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Friday 10 November 2017

Featuring a victory for today, in stereo

Unbeknownst to the world before now, while working on For the Continuum, my had-been-crapping-out-for-years subwoofer / sound system base crapped-out a bit more and stopped feeding audio from one speaker channel, so that while finishing editing and mixing of the track I could only hear one side of the stereo mix. I just ran with it, put everything in mono, and then moved things to wherever I felt they should be.

So, since sometime after June 22 and until today, I'd been utilizing a little trick that worked to give me pseudo stereo sound: By pulling the power connector jack half-way out of the jack, sound would return to both speakers. However, it wouldn't be the full sound. It was missing some layers of playing audio completely, seemingly arbitrarily. So, I don't know what it was doing, but if Mono is a 1-point audio setup, and Stereo is a 2-point audio setup, then I guess what I was getting was like a 1.5-point audio setup.

Today I listened to the For the Continuum mix from a full stereo setup for the first time, and I think it sounds OK. I was able to do that because, also today, I finally felt like taking a go at fixing the audio system, and had an idea of what I might be able to do to do so. Basically, I took things apart, desoldered some parts, swapped some parts, soldered things back in place, and put it all back together. The result was success, and now this thing is performing as it hasn't been for years.

I didn't really take pictures of the fixing process, but the problematic connectors were under that metal shield, which itself was difficult to get out. But, cutting and melting the glue holding that PCB in place, and finding the secret hidden nut and removing it, and then yanking hard with some pliers all contributed to eventual success in opening that mystery box of malfunction up to being repaired.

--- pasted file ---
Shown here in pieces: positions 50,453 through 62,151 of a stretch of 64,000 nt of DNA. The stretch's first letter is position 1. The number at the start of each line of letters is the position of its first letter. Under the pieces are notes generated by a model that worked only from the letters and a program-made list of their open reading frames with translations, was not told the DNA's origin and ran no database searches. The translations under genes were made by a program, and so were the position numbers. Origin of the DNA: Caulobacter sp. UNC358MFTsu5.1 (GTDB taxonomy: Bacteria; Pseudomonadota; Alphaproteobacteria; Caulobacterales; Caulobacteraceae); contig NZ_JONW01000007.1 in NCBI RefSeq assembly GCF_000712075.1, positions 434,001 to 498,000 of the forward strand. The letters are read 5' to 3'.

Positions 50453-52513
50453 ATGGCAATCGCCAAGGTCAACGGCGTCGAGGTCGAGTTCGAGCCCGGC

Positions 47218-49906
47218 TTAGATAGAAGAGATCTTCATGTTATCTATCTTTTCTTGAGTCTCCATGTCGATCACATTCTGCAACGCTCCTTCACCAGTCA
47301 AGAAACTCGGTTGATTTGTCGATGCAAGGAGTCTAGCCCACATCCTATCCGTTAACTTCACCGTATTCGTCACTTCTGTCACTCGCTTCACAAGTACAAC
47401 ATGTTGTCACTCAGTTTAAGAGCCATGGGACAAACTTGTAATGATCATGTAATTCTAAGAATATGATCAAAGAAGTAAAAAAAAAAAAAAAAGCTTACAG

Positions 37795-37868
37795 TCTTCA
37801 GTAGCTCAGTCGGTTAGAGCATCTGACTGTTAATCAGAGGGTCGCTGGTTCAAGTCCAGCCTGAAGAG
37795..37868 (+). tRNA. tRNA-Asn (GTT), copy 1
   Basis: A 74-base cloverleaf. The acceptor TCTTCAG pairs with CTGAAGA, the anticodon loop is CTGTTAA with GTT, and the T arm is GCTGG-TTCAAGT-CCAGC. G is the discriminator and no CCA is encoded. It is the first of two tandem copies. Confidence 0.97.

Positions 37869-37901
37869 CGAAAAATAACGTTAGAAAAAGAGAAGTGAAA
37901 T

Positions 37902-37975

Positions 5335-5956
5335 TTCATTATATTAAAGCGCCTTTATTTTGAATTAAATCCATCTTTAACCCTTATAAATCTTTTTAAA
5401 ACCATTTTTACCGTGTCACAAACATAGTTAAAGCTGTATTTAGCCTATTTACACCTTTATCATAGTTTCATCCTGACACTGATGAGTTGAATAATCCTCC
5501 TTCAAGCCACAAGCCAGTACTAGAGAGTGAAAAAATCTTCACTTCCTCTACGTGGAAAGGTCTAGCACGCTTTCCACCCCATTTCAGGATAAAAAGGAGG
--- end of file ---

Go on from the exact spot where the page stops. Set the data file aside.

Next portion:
In celebration of my fixing this old piece of now-working audio-enabler, I set up my SM57 and MD 421 microphones and checked out Cubase, which I hadn't loaded up since finishing For the Continuum. And see how aligned I had those mics positioned from the speaker cones on first try:

Phase status: perfection.

Testing the phase and sound, I recorded while I briefly strummed some chords, notes, melody pieces, and switched various pedals on and off. If you want to hear some of the sounds I had on tap for this process, you can, because I uploaded them.

Let's see if I can recall which pedals are used where. In addition to whatever is written below, each segment is EQ'd with MXR 10-band EQ, using some BOSS CS-3 and PS-5 pedal touches.

(0:00) 1. clean guitar
(0:45) 2. Electro Harmonix Cock Fight
(1:23) 3. Tubescreamer clone, RAT clone, OD-1 setting on JMP-1
(2:00) 4. Tubescreamer clone, BOSS MT-2... not sure what else.
(3:05) 5. NYC Big Muff, op-amp Big Muff

Well, I'm uncertain about 3 and 4. But the others are exact. Fun.

Btw, I'm aware that I haven't yet completed and put out Burst of Stars as I had intended to. Which I'm sorry for, for myself and for anyone waiting for it. I haven't the money for a drums take for it, and so I think I'm going to leave it as is, for now... which I guess I have a good head start on doing.

If you haven't already given it a listen, I recommend doing so. Some of the best guitar tones I've put together are in it, and I think the music is pretty powerful:

C~ Soundscapes

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